Captain Marvel (2019) Review

Set in the Earth year of 1995, Brie Larson plays Carol Danvers, a human on an alien planet with no memory of her past beyond six years ago. She’s part of an intergalactic military whose people, the Kree, are at war with another alien race, the Skrull. When a military operation goes awry, Carol finds herself captured and interrogated by the Skrull, who pick through visions in Carol’s mind of another life. After a daring escape, Carol ends up hurtling down through space and crashing in metropolitan United States where she meets Nick Fury (Samuel L. Jackson) and a less robust stage SHIELD. Together, they trace back through Carol’s history to find out who she is and why the Skrull are interested in what she knows.

As far as origin stories go, the method of starting in the middle of a character’s journey – when they already have their powers – is my least favorite. That’s because part of the enjoyment in watching an origin story is being part of the discovery of new abilities and seeing how the character struggles, adapts, and triumphs over their new condition. In Captain Marvel, all of that journey is erased, so audiences will only know her as a badass.

Marvel Studios’ CAPTAIN MARVEL..Captain Marvel (Brie Larson) ..Photo: Film Frame..©Marvel Studios 2019

There are flashbacks of her former life sans-powers, but they’re very brief snippets and shown mostly to establish that men have held her back and ridiculed her for her entire life. Whether it’s go-kart racing, enduring basic training in the military, or becoming an Airforce pilot, it’s always men scolding and jeering. One man, whose line gets repeated for effect, says, “That’s why they call it a cockpit.” There are no women who talk behind her back or criticize her tomboy ways, which is strange, because one would assume that Carol attended high school in the United States. Alas, Carol only knows supportive women.

All of this is to say that Carol’s character arc feels mostly flat. She goes from self-assured badass to self-assured badass with a lot of power, which is probably more appropriate for a second film in a series. Having a character stay this flat in an origin story just isn’t engrossing.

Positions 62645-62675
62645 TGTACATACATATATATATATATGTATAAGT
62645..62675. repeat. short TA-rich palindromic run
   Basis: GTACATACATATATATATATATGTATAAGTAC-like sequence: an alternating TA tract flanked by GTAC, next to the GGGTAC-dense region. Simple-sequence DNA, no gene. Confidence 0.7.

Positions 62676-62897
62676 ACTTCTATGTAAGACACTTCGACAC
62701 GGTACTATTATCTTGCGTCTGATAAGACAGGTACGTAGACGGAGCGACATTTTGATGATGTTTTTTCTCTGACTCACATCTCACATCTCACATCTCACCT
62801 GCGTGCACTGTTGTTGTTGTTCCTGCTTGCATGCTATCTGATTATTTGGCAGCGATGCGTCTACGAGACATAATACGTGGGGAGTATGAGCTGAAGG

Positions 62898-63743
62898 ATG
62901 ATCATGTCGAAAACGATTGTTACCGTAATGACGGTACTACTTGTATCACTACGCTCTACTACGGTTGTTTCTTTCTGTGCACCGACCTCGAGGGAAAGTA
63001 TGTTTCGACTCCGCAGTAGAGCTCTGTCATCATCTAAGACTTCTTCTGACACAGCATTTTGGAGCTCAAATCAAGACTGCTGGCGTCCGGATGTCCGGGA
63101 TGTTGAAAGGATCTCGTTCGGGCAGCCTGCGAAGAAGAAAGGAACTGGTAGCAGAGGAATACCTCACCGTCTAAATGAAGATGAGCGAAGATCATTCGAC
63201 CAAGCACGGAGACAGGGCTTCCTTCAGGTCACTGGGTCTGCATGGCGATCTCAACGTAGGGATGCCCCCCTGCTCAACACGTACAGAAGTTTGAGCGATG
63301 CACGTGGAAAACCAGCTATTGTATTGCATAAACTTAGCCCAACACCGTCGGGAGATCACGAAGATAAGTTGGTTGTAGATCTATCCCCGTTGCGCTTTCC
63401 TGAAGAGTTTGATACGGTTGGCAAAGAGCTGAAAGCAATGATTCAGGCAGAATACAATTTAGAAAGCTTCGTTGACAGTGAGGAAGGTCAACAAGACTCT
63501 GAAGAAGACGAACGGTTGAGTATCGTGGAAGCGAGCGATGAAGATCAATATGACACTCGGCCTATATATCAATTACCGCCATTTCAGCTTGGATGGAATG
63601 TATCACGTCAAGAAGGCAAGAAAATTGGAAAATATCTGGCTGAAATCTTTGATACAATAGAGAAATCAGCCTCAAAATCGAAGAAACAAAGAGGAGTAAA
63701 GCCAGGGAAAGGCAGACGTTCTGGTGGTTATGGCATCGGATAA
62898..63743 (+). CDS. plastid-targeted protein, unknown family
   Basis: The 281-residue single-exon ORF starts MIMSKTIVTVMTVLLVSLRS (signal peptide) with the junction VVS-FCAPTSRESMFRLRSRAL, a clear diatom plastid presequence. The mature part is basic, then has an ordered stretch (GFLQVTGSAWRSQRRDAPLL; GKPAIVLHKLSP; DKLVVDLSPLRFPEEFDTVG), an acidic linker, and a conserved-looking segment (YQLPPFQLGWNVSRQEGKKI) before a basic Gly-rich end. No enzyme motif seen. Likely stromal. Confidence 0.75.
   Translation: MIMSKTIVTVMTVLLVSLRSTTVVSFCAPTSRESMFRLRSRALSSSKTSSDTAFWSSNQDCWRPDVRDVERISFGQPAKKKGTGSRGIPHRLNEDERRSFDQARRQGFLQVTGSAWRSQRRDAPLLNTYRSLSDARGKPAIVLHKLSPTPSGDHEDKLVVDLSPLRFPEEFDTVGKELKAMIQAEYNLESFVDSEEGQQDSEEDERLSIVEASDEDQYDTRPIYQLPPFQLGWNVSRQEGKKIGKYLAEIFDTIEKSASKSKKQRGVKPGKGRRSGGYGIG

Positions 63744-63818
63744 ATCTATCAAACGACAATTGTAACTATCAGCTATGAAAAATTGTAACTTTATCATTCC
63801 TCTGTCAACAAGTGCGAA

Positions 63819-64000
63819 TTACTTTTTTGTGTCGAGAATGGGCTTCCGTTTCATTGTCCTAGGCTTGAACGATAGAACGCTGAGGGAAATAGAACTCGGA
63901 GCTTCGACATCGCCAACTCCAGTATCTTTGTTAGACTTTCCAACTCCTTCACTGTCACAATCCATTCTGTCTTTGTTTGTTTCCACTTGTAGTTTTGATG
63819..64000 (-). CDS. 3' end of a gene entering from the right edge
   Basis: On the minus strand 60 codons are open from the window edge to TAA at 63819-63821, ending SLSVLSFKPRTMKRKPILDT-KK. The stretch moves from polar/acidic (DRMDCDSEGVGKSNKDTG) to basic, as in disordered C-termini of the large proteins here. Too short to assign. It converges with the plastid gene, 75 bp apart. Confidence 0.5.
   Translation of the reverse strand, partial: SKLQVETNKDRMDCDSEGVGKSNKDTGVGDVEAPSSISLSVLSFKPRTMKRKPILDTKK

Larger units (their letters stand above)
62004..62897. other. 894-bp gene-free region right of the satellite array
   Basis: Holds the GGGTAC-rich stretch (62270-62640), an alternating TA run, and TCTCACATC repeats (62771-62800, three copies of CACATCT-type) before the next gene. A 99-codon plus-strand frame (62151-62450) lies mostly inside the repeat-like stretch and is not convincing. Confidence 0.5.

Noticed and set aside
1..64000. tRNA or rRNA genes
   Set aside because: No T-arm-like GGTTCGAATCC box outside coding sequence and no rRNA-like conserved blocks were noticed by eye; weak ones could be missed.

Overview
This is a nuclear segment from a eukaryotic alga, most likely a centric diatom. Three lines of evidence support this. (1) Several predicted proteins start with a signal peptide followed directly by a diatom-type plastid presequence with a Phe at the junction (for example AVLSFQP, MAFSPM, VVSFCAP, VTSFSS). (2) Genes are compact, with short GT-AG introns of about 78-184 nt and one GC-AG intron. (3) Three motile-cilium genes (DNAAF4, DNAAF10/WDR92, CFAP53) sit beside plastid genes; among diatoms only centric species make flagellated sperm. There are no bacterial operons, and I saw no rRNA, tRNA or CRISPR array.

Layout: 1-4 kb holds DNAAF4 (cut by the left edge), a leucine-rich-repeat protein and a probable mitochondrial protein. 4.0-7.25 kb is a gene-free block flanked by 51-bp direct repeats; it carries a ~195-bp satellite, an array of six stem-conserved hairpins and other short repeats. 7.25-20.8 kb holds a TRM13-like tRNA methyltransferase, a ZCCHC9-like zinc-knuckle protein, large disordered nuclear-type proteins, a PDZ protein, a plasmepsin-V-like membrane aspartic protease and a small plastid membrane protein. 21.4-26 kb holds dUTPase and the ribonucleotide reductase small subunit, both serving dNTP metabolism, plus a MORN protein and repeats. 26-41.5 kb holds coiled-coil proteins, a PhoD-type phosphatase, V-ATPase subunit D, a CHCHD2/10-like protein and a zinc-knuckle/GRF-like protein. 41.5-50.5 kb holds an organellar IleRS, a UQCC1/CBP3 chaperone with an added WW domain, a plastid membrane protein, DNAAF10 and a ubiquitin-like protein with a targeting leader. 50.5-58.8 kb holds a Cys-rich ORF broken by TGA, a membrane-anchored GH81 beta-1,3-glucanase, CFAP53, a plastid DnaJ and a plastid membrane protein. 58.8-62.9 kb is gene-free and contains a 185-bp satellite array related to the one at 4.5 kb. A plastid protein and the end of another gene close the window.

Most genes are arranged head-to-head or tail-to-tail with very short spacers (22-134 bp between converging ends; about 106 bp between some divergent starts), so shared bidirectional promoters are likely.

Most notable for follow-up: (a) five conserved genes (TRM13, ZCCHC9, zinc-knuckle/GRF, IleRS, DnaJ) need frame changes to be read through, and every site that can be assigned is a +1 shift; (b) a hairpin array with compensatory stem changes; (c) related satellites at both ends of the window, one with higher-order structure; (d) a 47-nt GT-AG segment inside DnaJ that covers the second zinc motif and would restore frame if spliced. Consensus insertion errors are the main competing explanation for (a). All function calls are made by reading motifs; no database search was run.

There’s also something too familiar about Captain Marvel. Whether it’s the deadpan comedic delivery from Djimon Hounsou that reminds of Dave Bautista’s Drax from Guardians of the Galaxy, or action set pieces like a fight on a moving subway train, too many moments don’t feel fresh. In fact, a lot of them feel perfunctory.

At just over two hours, Captain Marvel drags, and that is due to fundamental storytelling issues. The film doesn’t flesh out relationships or give enough screen time to where it’s needed, so it’s hard to stay engaged when nothing seems important. So, when there are deaths, betrayals, sacrifices, and achievements, it’s all just happening intellectually for audiences instead of emotionally.

Casting Brie Larson as the titular character did the film no favors. She doesn’t break the movie and is serviceable in many regards, but she doesn’t elevate the film to a superhero movie in the way Gal Godot did for Wonder Woman. Larson doesn’t exhibit peak physical conditioning and doesn’t have a larger-than-life personality. It’s also a shame they couldn’t do something about getting Larson’s hair out of her face.

If this movie were not part of the Marvel Cinematic Universe, then it’s doubtful it would be successful. But that’s immaterial, since it is part of the MCU. So, people are going to watch it regardless of how mediocre it is. We all tolerated Thor to get to The Avengers, so audiences will tolerate this to get to what MCU 2.0 looks like after Endgame. We can only hope that the best Marvel films aren’t behind us, but Captain Marvel isn’t promising.